Transforming the Company: Manage Change, Compete & Win
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So the company publishes the number as an absolute tally of late deliveries. If 1, packages were delivered late yesterday, everyone can understand that there were 1, customers who were inconvenienced or annoyed. No single initiative offers a "magic bullet" to unfreeze and redirect an organization. What distinguishes success here is consistency among initiatives, as well as their continuing refinement and development. Most companies start their transformation efforts with very broad objectives—say, "to lead the industry in customer satisfaction.
Successful efforts push over time for increasing clarity and specificity in top-down direction as change pushes toward tangibility at the front line.
At one railroad, for example, the vision and goals started broadly "be the quality leader in the transportation industry" and became more specific "achieve the three Rs of precision execution: right car, right train, right time" as customer needs and operational requirements came into sharper focus. This clarity helped align other change efforts to make it evident how they contributed to the overall goal.
That way, a headquarters taskforce could redesign train scheduling while front-line teams attacked execution problems with individual trains. Although top-down efforts create the focus and the necessary preconditions for transformational change, they alone are not sufficient to achieve it. One of the biggest challenges to overcome is the widely held management view that "all we have to do is tell employees what we want, provide some training and rewards, and change will happen.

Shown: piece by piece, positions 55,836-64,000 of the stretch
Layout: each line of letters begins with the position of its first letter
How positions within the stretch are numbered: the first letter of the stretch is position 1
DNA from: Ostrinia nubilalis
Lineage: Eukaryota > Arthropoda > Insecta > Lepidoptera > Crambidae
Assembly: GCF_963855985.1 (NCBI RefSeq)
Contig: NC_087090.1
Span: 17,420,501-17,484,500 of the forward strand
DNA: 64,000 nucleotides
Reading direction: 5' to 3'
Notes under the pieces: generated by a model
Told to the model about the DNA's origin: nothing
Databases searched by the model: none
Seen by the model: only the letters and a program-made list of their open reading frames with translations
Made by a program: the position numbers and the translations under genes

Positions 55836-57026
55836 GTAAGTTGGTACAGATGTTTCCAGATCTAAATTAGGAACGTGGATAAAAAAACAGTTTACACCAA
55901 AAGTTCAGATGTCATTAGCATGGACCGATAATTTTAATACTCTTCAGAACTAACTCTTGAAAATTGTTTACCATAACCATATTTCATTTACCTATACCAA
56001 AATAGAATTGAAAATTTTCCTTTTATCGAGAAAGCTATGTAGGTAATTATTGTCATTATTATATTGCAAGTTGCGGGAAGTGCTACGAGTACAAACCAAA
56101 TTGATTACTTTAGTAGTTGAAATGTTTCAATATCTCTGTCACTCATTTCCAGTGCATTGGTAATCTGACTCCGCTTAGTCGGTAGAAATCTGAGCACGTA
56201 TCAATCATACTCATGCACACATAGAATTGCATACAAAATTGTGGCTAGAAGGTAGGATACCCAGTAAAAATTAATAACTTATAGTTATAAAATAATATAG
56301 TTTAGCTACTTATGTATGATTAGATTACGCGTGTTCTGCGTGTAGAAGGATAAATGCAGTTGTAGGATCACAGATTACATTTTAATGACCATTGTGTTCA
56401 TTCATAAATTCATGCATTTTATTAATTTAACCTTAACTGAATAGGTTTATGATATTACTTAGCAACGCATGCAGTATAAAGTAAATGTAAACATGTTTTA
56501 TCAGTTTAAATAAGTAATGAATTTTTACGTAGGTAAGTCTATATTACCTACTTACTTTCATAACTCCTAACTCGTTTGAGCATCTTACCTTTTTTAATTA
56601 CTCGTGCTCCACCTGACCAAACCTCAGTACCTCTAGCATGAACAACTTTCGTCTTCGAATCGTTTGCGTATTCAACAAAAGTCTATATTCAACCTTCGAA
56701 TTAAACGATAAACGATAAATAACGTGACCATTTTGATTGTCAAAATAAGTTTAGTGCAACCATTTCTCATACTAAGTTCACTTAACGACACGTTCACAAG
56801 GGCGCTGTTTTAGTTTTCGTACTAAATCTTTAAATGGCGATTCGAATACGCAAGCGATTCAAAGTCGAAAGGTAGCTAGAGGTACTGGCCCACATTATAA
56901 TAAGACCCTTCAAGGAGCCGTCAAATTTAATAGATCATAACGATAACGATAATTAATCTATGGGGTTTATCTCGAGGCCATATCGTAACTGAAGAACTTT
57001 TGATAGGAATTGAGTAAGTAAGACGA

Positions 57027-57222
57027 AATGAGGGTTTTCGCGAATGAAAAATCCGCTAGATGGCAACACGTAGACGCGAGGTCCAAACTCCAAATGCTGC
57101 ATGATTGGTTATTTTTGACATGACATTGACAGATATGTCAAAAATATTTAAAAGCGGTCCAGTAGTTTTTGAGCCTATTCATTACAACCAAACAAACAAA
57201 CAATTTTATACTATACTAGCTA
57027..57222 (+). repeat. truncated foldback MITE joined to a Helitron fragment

But it falls far short when the change requires fundamentally new ways of doing business—like moving from a product to a customer orientation. In these cases, embedded skills, systems, and attitudes are usually so at odds with the new requirements that a much more intensive process is needed to retool the organization to effect lasting change. What's needed, therefore, is to get large numbers of people throughout an organization in operations, support units, and business management teams alike aggressively and creatively working to improve performance. This, in turn, depends on the availability—or the creation—of disciplined processes for identifying opportunities and developing plans to close clearly identified performance gaps.
Many such problem-solving processes exist, most of which are rooted in the Quality movement and share common principles: set goals, determine gaps, understand root causes, brainstorm and try out solutions, monitor results, and make adjustments.
To be truly effective, however, these approaches must be tailored to the specific challenges, skills, and change readiness of a given part of the organization. This requires, among other things, designing a methodology for setting appropriate goals and performance objectives, developing analytical templates to guide problem solving, and determining specific information needs that, of course, will vary by level and unit. For most parts of an organization, this effort will start simply and become more advanced over time.
Front-line operations will tend to focus on improving the cost, quality, or timeliness of products and services. At one railroad, for example, front-line teams in each terminal analyzed their operational delays and helped move on-time performance from 20 to 79 percent. Staff functions will tend to work on aligning their activities to increase the value of products or services through joint efforts with front-line operations.